And in addition to the twitch factor, they're superfast to make for all the wee little ones in your life.
Not only are they super-charming and relentlessly upbeat, they are kickass sewing instructors. And I’m realizing this is a very rare combination of qualities: people who are generous, big-hearted, laugh-until-your-stomach-hurts funny, and scary good at what they do. Heather and Liesl know the best way to do something -- but more importantly, they know how to teach you how to do it. And not just so you can do it with their help, but so you understand well enough to do it on your own (even though it’s way less fun without them).
Plus, the weekend takes place at a quintessential Vermont inn, complete with quilts on the beds, endless lemonade and chocolate chip cookies from the kitchen, a spring-fed pond ringed by blueberry bushes and Adirondack chairs, and a big wooden barn that we turned into a happy little sewing sweatshop.
This year, Heather hauled up her Orla Kiely teepee from New York. And decorated it with a working chandelier, a Denyse Schmidt quilt and sheepskin rug to set the mood for afternoon naps and cocktails (Heather does not have ideas in half measures).
There was also a visit to a neighboring barn stuffed full of amazing costumes and props. A townwide yard sale. Hiking to a secret Vermont lake. And beaucoup de sewing, surrounded by blazing greenery during the day and a chorus of crickets and bullfrogs at night. All in the company of a bunch of funny, creative and sassy women.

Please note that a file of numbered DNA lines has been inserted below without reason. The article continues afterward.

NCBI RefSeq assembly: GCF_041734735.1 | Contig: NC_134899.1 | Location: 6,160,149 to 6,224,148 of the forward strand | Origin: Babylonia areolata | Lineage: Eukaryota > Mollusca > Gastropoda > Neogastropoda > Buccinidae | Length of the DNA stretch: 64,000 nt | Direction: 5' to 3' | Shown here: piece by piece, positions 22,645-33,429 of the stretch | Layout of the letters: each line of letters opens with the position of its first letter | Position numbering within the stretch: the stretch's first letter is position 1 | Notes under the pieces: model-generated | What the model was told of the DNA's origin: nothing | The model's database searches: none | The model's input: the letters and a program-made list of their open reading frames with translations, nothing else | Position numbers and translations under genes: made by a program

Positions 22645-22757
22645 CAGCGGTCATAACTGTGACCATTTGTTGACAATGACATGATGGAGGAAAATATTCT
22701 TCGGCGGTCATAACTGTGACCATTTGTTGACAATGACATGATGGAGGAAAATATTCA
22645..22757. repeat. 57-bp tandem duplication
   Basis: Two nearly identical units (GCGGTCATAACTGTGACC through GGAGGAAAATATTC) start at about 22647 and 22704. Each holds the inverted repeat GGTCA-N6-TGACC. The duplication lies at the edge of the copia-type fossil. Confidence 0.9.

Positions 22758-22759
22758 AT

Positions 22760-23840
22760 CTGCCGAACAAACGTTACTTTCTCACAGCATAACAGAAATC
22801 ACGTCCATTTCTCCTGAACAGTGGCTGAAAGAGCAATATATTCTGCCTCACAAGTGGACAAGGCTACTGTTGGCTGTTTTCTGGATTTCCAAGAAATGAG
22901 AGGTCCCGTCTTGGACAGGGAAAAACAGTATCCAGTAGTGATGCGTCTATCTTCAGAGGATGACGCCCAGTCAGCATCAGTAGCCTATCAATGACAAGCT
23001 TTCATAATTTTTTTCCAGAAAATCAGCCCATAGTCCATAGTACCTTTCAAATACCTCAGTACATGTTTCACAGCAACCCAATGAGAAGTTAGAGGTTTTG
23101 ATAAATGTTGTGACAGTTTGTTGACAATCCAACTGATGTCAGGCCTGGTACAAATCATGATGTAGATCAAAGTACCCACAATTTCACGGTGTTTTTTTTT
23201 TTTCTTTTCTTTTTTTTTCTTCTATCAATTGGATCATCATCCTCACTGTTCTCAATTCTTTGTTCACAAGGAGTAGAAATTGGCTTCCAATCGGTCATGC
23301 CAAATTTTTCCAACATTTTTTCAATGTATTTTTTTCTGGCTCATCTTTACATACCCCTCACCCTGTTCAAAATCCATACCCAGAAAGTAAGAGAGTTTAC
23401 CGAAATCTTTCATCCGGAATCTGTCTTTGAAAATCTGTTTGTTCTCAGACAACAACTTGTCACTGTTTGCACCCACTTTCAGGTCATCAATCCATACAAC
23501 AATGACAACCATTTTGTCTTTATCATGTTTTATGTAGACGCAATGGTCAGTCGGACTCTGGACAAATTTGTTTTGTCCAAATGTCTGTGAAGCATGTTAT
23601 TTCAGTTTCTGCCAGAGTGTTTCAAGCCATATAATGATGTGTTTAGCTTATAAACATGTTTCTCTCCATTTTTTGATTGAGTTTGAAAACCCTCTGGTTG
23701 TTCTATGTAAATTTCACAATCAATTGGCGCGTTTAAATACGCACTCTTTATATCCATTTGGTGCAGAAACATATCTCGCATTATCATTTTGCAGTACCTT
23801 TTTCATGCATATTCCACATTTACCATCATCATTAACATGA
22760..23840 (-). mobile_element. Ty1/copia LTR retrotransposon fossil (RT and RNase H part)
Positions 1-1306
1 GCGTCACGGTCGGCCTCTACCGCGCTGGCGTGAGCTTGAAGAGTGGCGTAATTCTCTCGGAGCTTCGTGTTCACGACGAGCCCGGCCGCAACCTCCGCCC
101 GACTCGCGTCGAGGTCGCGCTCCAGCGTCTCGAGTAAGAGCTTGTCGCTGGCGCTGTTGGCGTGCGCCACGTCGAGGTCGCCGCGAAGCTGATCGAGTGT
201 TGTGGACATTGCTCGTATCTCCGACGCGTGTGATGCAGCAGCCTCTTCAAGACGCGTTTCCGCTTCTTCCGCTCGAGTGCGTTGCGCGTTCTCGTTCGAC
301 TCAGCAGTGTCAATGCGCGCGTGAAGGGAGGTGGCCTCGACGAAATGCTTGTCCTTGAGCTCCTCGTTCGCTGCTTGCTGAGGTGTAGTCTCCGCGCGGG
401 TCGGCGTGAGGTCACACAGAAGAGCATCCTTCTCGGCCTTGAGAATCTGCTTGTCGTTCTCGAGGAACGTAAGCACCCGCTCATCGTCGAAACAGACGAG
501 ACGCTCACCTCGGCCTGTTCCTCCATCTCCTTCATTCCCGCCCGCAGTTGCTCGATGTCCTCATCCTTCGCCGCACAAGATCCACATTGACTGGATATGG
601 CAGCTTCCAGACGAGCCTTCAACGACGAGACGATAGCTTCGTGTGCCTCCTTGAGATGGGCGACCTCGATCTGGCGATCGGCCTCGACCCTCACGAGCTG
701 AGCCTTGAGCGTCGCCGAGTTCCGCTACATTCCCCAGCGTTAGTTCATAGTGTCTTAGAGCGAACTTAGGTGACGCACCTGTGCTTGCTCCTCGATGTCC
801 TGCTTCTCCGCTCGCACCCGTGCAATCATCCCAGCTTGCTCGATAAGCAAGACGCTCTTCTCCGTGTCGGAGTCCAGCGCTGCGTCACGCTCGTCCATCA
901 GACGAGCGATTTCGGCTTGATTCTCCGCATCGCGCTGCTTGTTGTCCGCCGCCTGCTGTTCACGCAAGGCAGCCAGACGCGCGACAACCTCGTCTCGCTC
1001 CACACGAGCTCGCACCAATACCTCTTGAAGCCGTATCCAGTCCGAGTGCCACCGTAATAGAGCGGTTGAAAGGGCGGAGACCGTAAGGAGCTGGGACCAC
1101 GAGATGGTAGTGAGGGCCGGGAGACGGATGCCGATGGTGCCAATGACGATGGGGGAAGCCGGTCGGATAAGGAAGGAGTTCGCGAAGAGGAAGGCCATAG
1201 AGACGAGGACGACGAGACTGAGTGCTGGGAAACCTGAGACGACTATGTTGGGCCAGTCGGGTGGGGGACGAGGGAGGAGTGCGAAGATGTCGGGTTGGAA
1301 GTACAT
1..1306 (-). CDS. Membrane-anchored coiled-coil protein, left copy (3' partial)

Till next year, Blueberry Hill.
You can see some of the projectrs and people right here.
This has happened to me before. Something comes over me when vacation brain takes over. The sewing urge hits hard, as I imagine flouncing around warmer climes in a new skirt. Amy Karol has a prefect five-minute skirt how-to posted right here. But I have to confess that my deadline sewing takes on an almost reckless, devil-may-care quality. There are other times and other projects that require me to be careful and precise. But the night before leaving, as I sit at the sewing machine and simultaneously pack in my mind, is not one of those times.
This glittery knit fabric caught my eye – maybe because it looks like sand. But it's on the thin side, so I folded it twice so I had four layers. Then on top of the folded fabric, I lay down a skirt that I like the fit of. I pinned and cut, adding about ½” all around for seams.
Pin the sides, sew with a zig-zag stitch, and you don’t even need a waistband if you’re using fabric that stretches. Just fold it over. However, I had this lovely, vibrant green fold-over elastic and thought it would look nice with turquoise thread. But get this, everyone: I didn’t even fold the elastic over. Sacre bleu! I simply pinned it along the inner top of the skirt waist and zig-zagged. It looked like this as I sewed: